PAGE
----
Oregon cheesemakers are hoping a new grant will allow them to replicate the successes of the state's craft beer and wine industries.
The Oregon Cheese Guild this week received $50,400 from the U.S. Department of Agriculture to develop and promote a statewide cheese trail linking dairies, restaurants, and cheese shops. While more than a million people annually visit the Tillamook Cheese Factory, guild board member Pete Kent says the state's smaller operations are still grappling with how to accommodate visitors on farms designed for goats and cows.
"They're in various stages of development," he says.
There are now 18 cheese production facilities in Oregon, up from three in 2006, the year the guild was founded. In addition to promoting visitation, the guild also supports safety training and educational programs, believing the spread of "know-how" will beget still more cheesemakers.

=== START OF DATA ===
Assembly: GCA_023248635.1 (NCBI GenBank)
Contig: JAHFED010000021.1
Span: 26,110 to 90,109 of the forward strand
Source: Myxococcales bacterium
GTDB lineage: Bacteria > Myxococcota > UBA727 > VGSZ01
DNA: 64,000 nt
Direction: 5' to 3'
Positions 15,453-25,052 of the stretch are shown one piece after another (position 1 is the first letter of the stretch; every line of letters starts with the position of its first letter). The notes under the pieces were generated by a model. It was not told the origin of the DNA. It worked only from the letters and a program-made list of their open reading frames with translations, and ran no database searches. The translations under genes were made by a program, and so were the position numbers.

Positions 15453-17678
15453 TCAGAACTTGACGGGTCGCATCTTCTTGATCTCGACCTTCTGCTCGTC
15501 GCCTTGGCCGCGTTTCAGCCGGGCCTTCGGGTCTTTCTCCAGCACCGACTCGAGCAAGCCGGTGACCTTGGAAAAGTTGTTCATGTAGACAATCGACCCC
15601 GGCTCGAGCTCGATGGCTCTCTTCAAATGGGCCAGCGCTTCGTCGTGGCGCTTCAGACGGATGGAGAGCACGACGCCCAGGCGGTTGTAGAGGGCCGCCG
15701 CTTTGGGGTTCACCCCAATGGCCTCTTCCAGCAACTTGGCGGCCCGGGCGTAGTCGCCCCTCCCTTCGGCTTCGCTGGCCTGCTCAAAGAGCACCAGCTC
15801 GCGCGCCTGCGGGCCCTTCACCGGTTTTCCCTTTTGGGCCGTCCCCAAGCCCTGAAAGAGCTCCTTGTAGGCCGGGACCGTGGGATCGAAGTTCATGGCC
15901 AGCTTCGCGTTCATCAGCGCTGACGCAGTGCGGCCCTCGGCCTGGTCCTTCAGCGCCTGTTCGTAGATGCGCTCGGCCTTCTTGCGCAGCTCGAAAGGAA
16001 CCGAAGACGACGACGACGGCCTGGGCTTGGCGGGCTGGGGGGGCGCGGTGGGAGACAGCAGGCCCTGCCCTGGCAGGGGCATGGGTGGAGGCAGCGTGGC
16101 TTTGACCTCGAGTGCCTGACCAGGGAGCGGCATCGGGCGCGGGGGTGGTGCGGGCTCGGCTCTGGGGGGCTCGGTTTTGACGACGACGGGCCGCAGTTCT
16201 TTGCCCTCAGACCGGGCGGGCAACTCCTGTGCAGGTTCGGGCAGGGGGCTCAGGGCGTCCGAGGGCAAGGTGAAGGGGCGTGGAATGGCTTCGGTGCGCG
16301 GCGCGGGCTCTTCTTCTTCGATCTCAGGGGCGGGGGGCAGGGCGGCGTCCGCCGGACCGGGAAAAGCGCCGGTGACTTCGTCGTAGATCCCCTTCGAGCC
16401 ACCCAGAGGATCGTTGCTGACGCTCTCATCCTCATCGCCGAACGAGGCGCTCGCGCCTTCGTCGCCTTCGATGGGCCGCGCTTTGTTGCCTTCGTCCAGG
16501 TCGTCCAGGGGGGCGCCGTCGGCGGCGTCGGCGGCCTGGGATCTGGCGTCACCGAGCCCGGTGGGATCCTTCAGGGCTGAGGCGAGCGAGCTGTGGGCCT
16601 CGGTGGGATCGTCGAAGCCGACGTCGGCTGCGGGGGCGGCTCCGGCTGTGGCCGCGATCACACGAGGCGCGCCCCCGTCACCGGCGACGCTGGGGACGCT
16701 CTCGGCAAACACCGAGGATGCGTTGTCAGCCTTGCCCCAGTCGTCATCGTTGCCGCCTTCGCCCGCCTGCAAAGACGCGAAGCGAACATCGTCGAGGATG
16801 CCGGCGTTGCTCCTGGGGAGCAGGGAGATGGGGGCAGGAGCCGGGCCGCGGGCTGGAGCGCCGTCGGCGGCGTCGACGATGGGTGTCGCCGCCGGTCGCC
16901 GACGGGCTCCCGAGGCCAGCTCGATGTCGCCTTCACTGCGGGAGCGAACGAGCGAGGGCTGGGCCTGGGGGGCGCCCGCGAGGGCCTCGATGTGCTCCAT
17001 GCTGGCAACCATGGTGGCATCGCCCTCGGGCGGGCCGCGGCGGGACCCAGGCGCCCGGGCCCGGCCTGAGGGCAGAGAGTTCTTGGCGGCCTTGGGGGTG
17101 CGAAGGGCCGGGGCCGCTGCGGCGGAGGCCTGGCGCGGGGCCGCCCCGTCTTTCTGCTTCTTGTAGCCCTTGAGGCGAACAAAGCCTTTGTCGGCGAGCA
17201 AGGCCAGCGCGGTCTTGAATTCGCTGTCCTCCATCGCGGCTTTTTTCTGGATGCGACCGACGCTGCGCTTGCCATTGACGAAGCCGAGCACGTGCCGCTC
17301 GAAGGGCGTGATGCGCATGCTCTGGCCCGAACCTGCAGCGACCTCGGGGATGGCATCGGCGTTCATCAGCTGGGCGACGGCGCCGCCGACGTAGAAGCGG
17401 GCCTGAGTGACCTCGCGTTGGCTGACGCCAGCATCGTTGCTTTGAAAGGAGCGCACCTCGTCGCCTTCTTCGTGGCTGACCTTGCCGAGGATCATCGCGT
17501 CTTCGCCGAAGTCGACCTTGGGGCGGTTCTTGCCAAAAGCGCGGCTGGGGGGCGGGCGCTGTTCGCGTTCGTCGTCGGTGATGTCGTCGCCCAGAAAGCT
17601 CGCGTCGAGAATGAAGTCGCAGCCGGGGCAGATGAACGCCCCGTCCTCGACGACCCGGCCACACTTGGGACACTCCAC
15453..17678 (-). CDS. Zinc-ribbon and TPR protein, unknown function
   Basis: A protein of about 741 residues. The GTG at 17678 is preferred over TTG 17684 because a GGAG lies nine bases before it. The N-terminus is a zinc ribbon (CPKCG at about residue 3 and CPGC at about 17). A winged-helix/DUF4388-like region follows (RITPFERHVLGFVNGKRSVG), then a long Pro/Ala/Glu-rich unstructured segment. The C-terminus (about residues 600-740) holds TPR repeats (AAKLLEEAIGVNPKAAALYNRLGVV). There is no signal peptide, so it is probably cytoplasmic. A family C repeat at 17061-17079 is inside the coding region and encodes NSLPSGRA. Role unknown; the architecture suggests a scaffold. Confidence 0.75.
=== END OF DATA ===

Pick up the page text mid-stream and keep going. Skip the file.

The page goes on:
"It seems like Eastern states do have a longer history, but it's surprising how quickly this is catching on," says Kent, who serves as executive director of the Oregon Dairy Products Commission. "It's growing along the same lines as beer and wine."
The cheese industry is consciously modeling itself after the beer and wine industries by appealing to agritourists and stressing regionalism in its materials.
"Oregon is known for its pastures," Kent says. "The cheeses take on that sense of place."